Here’s Kin’s Product Lead, Anthony Bruno, with more:
Bulk actions in Kin are here to save time when updating employees all at once. Introducing the task bar, and the “quick nav” in the directory is a nice step in continuity of design. You’ll see these conventions used in other areas, like Files, Employee Performance Reviews, and employee information sections.
By Lisa Arnold
Apr 1, 2021
The world is becoming paperless at an exponential rate, and the recent push towards remote work has made it necessary to have a thorough understanding of storing documents electronically.
Despite this push for change, many workplaces still have questions before they go fully paperless, primarily revolving around the legality of keeping certain types of documents in the cloud. Others may be worried about potential security risks posed by data breaches or tampering.
In this post, we’ll discuss the benefits of e-storage, as well as some best practices you can take to ensure your methods remain compliant, secure, and accurate.
Note that the following recommendations may not be applicable outside of the United States. This article is not meant to replace professional legal counsel or industry-specific research.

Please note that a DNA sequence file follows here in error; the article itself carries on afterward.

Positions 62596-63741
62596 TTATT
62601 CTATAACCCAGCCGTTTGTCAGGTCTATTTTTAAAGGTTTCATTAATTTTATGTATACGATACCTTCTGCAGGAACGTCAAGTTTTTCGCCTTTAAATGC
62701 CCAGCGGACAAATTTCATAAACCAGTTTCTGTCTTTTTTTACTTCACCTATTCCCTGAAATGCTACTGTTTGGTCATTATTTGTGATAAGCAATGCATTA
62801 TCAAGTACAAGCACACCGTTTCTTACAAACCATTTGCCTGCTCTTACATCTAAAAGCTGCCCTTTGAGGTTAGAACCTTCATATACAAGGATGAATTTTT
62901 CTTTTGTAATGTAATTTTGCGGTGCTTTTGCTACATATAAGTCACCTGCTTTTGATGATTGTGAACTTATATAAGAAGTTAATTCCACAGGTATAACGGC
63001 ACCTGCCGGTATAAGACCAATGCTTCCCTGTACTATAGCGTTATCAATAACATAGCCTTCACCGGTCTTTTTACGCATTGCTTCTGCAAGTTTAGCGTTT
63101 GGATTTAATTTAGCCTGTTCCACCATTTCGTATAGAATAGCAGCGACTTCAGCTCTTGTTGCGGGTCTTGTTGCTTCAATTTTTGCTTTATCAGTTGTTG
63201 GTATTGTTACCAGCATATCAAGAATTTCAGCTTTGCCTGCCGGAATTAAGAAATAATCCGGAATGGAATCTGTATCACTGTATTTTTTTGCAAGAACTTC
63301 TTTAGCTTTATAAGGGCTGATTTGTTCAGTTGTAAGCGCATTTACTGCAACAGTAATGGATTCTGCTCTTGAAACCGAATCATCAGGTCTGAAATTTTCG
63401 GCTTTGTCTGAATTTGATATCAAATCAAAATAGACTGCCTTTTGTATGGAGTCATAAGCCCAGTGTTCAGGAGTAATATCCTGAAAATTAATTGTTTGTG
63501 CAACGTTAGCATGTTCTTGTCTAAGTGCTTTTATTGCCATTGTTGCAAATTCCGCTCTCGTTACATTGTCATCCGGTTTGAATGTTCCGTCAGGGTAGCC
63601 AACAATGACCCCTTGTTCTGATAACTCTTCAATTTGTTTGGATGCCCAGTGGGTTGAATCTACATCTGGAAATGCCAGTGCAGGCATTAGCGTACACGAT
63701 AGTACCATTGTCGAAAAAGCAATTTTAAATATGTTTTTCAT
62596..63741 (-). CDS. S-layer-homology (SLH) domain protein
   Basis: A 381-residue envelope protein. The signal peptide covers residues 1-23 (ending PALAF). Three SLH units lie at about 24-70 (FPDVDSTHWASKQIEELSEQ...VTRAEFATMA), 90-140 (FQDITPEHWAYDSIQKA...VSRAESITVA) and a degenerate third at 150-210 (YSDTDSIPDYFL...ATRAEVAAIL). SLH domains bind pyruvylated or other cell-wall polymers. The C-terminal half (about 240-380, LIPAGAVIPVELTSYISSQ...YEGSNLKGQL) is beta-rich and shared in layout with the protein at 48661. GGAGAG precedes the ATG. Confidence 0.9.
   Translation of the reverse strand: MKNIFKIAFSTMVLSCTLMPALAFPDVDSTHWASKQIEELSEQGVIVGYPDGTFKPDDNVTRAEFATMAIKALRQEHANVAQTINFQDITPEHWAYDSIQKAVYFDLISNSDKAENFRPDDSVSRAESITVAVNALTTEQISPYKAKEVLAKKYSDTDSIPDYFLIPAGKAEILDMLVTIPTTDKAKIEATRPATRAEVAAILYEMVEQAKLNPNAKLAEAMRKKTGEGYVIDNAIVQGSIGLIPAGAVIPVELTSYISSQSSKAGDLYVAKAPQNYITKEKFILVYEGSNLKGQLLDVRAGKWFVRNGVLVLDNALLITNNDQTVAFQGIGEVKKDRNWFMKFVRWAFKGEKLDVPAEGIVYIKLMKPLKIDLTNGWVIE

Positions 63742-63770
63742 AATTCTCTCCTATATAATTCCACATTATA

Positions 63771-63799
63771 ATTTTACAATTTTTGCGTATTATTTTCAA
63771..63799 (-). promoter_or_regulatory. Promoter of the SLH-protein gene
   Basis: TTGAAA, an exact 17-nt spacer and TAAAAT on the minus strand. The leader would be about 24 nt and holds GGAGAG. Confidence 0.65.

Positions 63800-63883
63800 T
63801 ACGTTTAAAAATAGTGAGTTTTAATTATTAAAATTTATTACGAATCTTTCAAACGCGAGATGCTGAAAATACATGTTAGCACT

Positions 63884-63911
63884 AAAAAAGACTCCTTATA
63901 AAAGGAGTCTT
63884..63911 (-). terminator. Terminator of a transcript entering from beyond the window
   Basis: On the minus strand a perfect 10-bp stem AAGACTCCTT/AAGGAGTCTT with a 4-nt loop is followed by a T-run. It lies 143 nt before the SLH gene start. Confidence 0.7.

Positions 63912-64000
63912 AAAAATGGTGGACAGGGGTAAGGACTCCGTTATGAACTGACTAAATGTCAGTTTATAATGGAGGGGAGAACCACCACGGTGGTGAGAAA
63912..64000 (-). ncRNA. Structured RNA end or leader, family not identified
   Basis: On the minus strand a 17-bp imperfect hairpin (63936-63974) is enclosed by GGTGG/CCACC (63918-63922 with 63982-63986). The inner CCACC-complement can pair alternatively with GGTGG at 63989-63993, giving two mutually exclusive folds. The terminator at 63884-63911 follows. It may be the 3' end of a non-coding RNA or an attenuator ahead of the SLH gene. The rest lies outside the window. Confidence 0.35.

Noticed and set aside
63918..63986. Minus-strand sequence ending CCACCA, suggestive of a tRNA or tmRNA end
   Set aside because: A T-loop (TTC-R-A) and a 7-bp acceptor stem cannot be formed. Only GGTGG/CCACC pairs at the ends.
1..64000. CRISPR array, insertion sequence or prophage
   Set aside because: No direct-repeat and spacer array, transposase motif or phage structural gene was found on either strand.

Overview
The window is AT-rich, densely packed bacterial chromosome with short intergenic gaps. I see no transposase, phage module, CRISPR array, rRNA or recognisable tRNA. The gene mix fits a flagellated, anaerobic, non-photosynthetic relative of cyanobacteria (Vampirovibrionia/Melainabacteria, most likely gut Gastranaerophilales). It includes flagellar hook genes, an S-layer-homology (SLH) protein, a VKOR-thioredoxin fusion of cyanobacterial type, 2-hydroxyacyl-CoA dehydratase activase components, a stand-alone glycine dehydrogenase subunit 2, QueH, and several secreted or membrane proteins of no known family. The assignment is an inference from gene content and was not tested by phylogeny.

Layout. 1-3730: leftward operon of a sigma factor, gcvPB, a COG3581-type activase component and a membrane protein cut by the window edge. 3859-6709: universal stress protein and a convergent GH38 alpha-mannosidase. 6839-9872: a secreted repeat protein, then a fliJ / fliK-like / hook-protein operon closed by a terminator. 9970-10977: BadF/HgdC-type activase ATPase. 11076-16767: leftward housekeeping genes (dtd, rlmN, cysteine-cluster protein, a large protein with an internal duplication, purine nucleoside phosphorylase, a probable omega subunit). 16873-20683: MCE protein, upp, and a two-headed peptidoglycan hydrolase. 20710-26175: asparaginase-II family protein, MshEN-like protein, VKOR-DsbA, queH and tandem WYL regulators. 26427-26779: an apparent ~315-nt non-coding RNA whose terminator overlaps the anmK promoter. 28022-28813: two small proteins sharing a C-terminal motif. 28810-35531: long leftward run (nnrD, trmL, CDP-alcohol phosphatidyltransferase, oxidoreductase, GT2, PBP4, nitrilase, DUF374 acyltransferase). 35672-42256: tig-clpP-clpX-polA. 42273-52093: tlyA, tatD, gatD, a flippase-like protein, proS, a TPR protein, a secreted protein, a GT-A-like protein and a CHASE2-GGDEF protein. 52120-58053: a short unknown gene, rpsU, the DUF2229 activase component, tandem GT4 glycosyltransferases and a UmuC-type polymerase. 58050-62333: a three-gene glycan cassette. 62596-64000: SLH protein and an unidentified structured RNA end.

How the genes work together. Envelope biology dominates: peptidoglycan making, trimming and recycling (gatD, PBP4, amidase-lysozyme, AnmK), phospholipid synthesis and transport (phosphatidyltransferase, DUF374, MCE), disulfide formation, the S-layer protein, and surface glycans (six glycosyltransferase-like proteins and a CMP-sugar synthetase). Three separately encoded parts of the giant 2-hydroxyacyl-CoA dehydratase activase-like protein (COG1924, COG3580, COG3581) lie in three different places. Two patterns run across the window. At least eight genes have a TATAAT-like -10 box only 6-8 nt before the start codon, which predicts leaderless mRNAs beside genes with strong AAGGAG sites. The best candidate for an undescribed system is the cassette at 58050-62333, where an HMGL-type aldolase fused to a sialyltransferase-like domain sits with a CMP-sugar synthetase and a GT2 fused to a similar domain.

If you’re looking to increase mobility in the age of remote work, e-storage is the way to go. The freedom of not being tied to hard copies, a printer, or fax machine are all huge advantages for employees working from home, and can also improve workflow efficiency. Imagine getting paperwork out of the way before a new hire’s first day without an additional trip to the office.
Easy access to files through e-storage means less wasted time waiting for delivery, searching for physical files, or trying to figure out the right filing method. Instead, a quick search term allows employees to access whatever they need in seconds, while attempting to file hard copies is now replaced with a simple upload and quick click to share electronically.